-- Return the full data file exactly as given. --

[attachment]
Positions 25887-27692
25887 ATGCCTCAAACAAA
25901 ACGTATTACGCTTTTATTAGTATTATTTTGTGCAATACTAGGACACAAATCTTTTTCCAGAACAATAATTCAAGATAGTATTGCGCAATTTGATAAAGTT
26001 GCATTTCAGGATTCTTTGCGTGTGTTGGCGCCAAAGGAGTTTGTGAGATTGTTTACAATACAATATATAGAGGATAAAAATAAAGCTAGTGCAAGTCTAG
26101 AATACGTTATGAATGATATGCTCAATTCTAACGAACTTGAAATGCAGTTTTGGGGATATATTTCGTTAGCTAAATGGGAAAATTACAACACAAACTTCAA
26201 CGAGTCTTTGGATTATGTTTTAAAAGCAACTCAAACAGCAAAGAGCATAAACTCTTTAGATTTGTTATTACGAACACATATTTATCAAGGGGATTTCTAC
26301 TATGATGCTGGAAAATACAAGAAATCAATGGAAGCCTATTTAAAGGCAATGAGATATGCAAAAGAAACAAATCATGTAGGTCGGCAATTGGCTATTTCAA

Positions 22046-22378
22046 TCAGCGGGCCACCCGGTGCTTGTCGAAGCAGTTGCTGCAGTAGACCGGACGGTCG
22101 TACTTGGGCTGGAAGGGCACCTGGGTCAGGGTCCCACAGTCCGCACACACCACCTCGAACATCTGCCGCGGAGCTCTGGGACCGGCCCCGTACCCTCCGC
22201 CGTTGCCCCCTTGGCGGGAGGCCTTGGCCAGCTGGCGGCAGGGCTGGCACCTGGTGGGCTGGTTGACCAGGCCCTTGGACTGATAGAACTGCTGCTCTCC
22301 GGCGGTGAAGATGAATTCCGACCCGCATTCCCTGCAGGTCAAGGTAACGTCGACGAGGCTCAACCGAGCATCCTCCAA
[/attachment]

Positions 25887-27692
25887 ATGCCTCAAACAAA
25901 ACGTATTACGCTTTTATTAGTATTATTTTGTGCAATACTAGGACACAAATCTTTTTCCAGAACAATAATTCAAGATAGTATTGCGCAATTTGATAAAGTT
26001 GCATTTCAGGATTCTTTGCGTGTGTTGGCGCCAAAGGAGTTTGTGAGATTGTTTACAATACAATATATAGAGGATAAAAATAAAGCTAGTGCAAGTCTAG
26101 AATACGTTATGAATGATATGCTCAATTCTAACGAACTTGAAATGCAGTTTTGGGGATATATTTCGTTAGCTAAATGGGAAAATTACAACACAAACTTCAA
26201 CGAGTCTTTGGATTATGTTTTAAAAGCAACTCAAACAGCAAAGAGCATAAACTCTTTAGATTTGTTATTACGAACACATATTTATCAAGGGGATTTCTAC
26301 TATGATGCTGGAAAATACAAGAAATCAATGGAAGCCTATTTAAAGGCAATGAGATATGCAAAAGAAACAAATCATGTAGGTCGGCAATTGGCTATTTCAA

Positions 22046-22378
22046 TCAGCGGGCCACCCGGTGCTTGTCGAAGCAGTTGCTGCAGTAGACCGGACGGTCG
22101 TACTTGGGCTGGAAGGGCACCTGGGTCAGGGTCCCACAGTCCGCACACACCACCTCGAACATCTGCCGCGGAGCTCTGGGACCGGCCCCGTACCCTCCGC
22201 CGTTGCCCCCTTGGCGGGAGGCCTTGGCCAGCTGGCGGCAGGGCTGGCACCTGGTGGGCTGGTTGACCAGGCCCTTGGACTGATAGAACTGCTGCTCTCC
22301 GGCGGTGAAGATGAATTCCGACCCGCATTCCCTGCAGGTCAAGGTAACGTCGACGAGGCTCAACCGAGCATCCTCCAA